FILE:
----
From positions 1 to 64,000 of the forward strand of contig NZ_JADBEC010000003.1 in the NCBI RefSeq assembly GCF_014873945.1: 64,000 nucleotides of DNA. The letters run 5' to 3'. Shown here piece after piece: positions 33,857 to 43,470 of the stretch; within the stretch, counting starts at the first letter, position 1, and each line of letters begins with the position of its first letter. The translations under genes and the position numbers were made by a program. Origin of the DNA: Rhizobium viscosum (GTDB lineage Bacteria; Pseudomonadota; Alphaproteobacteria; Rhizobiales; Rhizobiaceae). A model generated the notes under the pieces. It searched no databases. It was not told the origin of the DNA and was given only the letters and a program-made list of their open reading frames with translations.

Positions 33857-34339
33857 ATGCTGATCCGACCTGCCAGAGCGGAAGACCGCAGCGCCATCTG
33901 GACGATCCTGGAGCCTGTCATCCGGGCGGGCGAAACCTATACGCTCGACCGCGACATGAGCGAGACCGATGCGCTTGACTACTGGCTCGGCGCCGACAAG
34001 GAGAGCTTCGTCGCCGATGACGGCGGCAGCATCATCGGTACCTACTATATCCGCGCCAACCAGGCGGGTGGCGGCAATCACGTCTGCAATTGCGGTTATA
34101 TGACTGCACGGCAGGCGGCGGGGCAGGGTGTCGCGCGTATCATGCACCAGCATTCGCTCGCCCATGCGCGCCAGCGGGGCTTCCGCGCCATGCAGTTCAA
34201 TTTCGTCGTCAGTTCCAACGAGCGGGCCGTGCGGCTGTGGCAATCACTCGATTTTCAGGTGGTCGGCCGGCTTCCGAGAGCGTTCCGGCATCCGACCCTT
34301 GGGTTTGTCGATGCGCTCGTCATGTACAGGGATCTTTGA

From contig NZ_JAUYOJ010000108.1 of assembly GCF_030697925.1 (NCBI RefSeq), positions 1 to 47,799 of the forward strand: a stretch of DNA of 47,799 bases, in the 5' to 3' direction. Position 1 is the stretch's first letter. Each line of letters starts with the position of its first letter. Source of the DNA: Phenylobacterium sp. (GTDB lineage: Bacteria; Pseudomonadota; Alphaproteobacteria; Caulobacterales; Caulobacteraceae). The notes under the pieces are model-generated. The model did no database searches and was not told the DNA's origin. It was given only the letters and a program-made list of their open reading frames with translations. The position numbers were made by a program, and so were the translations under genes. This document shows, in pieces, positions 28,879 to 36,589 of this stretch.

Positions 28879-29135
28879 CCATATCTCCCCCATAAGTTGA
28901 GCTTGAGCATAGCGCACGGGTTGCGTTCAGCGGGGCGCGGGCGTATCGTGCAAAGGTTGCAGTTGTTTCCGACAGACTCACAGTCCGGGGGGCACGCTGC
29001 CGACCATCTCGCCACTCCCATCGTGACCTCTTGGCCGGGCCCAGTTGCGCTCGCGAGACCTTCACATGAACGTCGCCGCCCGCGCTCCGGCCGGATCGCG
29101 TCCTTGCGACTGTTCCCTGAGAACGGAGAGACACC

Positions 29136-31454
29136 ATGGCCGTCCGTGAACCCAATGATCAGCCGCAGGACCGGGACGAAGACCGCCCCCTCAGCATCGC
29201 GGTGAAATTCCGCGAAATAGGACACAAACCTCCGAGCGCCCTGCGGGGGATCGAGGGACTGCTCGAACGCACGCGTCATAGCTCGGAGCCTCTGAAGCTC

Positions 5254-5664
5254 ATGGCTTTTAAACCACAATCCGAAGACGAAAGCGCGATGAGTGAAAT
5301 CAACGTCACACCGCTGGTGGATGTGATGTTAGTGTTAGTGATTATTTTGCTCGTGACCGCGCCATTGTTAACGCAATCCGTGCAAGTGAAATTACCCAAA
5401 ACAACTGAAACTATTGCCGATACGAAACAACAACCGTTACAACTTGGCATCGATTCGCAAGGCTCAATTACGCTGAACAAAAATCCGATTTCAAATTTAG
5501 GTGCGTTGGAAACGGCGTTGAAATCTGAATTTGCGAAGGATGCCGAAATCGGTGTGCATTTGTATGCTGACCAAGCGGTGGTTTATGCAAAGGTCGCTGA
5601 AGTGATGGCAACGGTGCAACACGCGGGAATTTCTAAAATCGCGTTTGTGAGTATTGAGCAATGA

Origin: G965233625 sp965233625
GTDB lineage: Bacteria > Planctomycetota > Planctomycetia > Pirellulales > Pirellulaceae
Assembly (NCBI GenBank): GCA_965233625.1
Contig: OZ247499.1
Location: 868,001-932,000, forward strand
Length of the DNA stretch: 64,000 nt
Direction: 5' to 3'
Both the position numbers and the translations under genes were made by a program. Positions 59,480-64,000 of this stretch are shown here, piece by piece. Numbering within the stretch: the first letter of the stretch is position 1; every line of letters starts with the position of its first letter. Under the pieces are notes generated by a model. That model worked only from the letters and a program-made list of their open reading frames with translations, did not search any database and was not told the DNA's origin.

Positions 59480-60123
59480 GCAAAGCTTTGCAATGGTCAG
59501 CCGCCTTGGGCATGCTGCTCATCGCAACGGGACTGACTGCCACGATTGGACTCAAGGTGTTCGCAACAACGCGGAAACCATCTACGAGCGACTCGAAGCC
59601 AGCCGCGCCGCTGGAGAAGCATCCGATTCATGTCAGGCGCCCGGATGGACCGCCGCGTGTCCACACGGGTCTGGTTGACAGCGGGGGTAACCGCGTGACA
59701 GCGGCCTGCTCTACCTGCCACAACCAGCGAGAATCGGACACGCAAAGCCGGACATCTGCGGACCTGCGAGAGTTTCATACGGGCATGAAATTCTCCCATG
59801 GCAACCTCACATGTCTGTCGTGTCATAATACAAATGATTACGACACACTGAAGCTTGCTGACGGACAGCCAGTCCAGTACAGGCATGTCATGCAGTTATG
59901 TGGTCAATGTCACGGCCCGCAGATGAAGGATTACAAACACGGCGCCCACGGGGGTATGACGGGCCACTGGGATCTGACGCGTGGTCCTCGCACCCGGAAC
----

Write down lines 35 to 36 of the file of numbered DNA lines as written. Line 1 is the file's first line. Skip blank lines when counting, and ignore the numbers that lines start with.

59601 AGCCGCGCCGCTGGAGAAGCATCCGATTCATGTCAGGCGCCCGGATGGACCGCCGCGTGTCCACACGGGTCTGGTTGACAGCGGGGGTAACCGCGTGACA
59701 GCGGCCTGCTCTACCTGCCACAACCAGCGAGAATCGGACACGCAAAGCCGGACATCTGCGGACCTGCGAGAGTTTCATACGGGCATGAAATTCTCCCATG